To date, knowledge has largely been seen as something positive that can be beneficially managed. However, in a recent article we reported on a paper in which authors Susanne Durst and Malgorzata Zieba argue that organisations also need to consider knowledge risks. This is because of the emerging number of these risks and the growing complexity of organisational environments. Following on from the Durst and Zieba paper, we’ve also discussed another paper that reviews the literature in regard to one of the identified knowledge risks – knowledge hoarding.
- Forgetting – can be both accidental (due to bad memory) or intentional (trying to avoid bad habits)
- Unlearning – a type of deliberate forgetting which involves a conscious process of giving up and abandoning knowledge, values, and/or practices which are deemed to have become outdated in an organisation.
The author of the new conference paper, Ana Aleksić Mirić, alerts that while much of the existing research in regard to organisational knowledge is focused on organisational learning per se, real-life practice teaches us that companies don’t just learn, they also forget. She advises that an easy way to understand the process of organisational forgetting is to compare it to what happens with individuals. Either intentionally or unintentionally, people forget. The things that are forgotten are usually regarded as less important or unimportant, but eventually, even very important things won’t be remembered.
Organisational forgetting can be either unintentional or intentional.
Unintentional forgetting is where important knowledge is lost from the memory of the organisation, and so not available when it is potentially needed in the future. For example, the forgetting of an organisational memory of how to effectively deal with a particular problem that is occasionally experienced. The loss of this organisational memory means that when the problem does reoccur it will potentially create a serious crisis that could otherwise have been quickly addressed. The consequences of this can be extremely serious, such as a loss of client or consumer confidence and the consumption of a large amount of resources to reinvent a solution.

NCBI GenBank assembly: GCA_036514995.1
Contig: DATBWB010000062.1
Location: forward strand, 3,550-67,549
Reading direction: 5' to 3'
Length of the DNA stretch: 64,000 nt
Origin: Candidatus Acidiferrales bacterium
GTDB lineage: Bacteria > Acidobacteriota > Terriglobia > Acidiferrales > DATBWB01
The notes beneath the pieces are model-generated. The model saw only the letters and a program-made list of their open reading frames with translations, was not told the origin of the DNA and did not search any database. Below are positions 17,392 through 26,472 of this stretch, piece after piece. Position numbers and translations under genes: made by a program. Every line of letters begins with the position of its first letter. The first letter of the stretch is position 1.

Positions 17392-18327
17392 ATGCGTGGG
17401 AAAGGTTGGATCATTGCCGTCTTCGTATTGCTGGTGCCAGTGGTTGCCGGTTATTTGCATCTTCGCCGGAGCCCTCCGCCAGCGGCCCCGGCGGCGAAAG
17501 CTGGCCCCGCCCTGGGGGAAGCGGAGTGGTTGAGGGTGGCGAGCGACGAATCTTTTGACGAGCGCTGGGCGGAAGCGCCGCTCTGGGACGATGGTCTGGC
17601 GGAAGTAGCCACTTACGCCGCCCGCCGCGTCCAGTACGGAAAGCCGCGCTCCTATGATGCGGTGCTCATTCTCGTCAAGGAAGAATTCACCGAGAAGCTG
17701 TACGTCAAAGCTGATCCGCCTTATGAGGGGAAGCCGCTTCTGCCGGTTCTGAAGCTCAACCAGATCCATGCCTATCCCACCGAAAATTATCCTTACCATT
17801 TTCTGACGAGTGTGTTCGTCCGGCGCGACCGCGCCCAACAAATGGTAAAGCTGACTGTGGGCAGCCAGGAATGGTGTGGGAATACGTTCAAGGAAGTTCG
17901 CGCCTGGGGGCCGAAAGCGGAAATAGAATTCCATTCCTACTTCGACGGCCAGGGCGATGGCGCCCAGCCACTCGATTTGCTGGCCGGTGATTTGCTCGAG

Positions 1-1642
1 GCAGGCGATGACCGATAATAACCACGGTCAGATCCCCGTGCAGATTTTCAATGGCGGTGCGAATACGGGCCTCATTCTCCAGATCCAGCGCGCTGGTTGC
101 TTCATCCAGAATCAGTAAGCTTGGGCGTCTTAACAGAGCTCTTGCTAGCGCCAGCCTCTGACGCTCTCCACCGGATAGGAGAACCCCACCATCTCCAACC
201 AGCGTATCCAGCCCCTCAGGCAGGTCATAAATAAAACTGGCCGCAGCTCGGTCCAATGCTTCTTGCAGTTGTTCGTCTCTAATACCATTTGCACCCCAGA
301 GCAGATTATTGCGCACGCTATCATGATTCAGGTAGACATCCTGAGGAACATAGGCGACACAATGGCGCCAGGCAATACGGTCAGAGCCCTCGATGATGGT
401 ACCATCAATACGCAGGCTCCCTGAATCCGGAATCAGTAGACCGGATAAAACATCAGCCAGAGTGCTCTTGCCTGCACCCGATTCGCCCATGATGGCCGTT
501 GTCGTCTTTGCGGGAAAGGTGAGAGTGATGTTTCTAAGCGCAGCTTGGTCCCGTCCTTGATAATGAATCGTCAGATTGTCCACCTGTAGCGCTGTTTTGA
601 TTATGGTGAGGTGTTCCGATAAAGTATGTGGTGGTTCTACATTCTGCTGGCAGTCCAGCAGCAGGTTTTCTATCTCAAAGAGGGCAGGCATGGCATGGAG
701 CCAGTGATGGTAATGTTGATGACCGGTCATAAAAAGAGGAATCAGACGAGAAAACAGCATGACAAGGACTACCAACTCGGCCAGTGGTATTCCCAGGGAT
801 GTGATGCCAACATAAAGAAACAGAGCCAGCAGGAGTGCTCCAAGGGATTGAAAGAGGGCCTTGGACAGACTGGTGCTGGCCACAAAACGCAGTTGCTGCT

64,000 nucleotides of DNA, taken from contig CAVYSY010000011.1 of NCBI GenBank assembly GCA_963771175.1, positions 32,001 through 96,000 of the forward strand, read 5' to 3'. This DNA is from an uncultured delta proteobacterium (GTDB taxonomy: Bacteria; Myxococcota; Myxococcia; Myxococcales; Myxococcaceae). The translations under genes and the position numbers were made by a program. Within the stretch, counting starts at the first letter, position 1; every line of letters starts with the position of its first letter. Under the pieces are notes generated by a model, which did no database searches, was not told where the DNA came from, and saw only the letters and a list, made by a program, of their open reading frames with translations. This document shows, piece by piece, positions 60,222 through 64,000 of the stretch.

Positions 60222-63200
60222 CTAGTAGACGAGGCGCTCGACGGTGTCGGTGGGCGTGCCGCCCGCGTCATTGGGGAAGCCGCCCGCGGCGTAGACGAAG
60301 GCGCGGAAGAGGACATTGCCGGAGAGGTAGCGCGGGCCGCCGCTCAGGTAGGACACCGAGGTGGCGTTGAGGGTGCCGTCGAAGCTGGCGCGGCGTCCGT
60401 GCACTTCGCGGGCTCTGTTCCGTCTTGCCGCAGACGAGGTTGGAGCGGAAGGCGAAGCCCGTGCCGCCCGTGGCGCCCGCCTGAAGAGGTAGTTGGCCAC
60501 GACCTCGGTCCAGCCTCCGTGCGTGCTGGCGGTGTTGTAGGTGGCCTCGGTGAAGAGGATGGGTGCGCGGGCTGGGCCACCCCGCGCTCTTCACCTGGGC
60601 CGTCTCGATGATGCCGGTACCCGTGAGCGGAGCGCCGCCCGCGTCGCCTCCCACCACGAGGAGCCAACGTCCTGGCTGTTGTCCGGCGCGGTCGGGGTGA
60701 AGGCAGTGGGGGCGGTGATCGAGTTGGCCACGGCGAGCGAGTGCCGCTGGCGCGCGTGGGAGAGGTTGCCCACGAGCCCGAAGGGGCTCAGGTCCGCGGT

Intentional forgetting involves the deliberate unlearning of old patterns of behaviour and previously acquired knowledge, so that new knowledge and skills can be acquired and put into practice. This can be necessary when an organisation alters the way in which it does business, for example when offering new products or services or entering different markets, or when the external environment shifts. The organisational response needs to involve both behavioral and cognitive changes.
Mirić argues that this organisational forgetting is not the opposite of organisational learning, because the deliberate forgetting (unlearning) aids learning:
Having explained learning as a process, I argue that organizational forgetting is not on the opposite side of organizational learning. If intentionally led and carefully managed, organizational forgetting can be one of [the] organizational processes that contributes to organizational health and enhances further learning; through forgetting, organizations clean unnecessary and outdated ways of thinking and behaviour, and makes room for a new relevant knowledge to be planted.
She concludes by stating that intentional organisational forgetting can be readily facilitated within the existing knowledge management functions and activities of the organisation. This might be true, but as Mirić herself has warned, we don’t yet have enough evidence to confidently draw that conclusion. Very little of the existing research addresses organisational forgetting – more research is needed.
- Mirić, A. A. (2018). Remember Not to Forget: Importance of Balancing Organizational Remembering and Forgetting. Contemporary Issues in Economics, Business and Management, 9. ↩
Also published on Medium.